NSA, GCHQ have made evident attempts to crack antivirus software
The Intercept has revealed in a recent report that the surveillance initiatives undertaken by the US National Security Agency (NSA) and the UK's Government Communications Headquarters (GCHQ) have included efforts to weaken anti-virus software, in evident attempts to facilitate government tracking, data surveillance, and assorted intelligence-gathering.
The report released by The Intercept is based on the latest documents leaked by former NSA contractor Edward Snowden.
According to the latest documents leaked by Snowden, the NSA and the GCHQ reverse-engineered a number of anti-virus offerings, particularly the products offered by Russia-based cybersecurity firm Kaspersky Lab. The company - which has a holding in the UK - claims that it has 270,000 corporate clients; and its anti-virus products offer protection to a total of nearly 400 million people across the world.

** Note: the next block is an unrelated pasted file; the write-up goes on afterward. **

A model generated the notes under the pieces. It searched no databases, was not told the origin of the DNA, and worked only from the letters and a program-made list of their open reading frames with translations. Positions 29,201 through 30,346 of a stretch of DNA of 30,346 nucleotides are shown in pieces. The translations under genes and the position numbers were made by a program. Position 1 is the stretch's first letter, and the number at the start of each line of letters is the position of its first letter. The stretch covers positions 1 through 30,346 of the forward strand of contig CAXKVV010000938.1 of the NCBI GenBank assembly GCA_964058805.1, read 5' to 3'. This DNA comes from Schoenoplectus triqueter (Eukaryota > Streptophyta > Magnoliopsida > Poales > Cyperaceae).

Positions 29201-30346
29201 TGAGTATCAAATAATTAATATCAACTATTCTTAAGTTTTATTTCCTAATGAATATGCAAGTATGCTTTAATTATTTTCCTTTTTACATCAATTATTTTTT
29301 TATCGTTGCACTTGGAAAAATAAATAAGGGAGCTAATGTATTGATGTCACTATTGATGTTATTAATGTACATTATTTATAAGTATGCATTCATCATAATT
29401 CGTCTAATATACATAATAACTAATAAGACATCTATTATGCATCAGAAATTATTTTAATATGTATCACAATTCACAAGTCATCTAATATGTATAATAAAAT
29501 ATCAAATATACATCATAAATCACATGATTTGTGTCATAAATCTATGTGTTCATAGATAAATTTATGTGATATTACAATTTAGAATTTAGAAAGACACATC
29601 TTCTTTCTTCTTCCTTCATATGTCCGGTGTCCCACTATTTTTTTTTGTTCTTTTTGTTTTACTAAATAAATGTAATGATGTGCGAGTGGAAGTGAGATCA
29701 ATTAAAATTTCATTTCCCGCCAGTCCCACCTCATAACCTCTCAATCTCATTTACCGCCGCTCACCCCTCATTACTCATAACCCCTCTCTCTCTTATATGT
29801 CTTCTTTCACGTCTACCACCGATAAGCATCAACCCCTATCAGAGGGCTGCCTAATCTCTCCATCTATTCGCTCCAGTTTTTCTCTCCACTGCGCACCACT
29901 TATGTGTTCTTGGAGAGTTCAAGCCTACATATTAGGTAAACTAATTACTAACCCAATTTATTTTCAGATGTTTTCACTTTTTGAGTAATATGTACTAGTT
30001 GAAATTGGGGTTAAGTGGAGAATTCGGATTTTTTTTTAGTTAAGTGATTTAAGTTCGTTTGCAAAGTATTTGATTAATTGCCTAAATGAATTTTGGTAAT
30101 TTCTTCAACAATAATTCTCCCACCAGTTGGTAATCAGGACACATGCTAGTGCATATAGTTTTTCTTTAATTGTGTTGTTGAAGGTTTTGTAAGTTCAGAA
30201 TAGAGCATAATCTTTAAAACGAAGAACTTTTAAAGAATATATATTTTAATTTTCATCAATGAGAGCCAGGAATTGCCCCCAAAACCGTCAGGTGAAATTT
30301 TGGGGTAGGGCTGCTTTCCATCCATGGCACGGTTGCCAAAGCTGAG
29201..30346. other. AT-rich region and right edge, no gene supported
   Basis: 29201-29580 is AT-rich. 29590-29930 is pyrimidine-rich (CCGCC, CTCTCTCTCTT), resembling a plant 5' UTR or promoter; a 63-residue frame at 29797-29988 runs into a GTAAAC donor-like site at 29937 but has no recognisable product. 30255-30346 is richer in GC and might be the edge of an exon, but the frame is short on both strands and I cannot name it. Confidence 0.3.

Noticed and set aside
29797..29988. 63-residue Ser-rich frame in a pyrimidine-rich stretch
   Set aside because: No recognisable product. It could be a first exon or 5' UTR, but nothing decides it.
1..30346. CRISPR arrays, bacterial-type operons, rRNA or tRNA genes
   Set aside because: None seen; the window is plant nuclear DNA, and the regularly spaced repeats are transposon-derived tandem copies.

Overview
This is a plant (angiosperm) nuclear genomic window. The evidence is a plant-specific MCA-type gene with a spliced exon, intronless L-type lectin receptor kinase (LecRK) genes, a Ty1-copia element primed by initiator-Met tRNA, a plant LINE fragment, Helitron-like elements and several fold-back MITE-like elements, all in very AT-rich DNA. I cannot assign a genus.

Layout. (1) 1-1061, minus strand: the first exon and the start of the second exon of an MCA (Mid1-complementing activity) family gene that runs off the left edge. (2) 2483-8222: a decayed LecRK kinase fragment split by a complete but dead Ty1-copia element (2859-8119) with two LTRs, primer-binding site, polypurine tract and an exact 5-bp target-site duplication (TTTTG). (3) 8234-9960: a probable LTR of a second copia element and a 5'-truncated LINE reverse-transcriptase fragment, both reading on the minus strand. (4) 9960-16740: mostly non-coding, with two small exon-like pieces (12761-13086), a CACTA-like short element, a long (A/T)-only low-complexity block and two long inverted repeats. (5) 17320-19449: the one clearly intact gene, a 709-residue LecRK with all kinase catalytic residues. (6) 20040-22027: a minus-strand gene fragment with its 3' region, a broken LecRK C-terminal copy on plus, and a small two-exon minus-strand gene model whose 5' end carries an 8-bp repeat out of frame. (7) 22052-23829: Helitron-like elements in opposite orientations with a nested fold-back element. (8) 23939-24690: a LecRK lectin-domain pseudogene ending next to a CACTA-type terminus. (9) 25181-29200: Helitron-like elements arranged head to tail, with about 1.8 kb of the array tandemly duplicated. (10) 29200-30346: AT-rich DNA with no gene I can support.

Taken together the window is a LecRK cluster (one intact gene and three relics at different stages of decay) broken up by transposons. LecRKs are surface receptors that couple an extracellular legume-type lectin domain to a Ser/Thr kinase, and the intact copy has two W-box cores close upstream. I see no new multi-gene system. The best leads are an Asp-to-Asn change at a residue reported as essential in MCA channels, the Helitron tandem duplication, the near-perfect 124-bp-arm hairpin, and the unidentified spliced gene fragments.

The process of reverse-engineering popular antivirus software was reportedly undertaken by the NSA and the GCHQ with the objective of exploiting bugs, as well as monitoring the Web and email activities antivirus firms to obtain information about new vulnerabilities and malware.
Asserting that "the GCHQ has repeatedly reverse engineered software to discover vulnerabilities," The Intercept said in its report: "Rather than report the vulnerabilities to the companies, spy agencies have quietly stockpiled numerous exploits for a wide range of commercial hardware and software, using them to hack adversaries."
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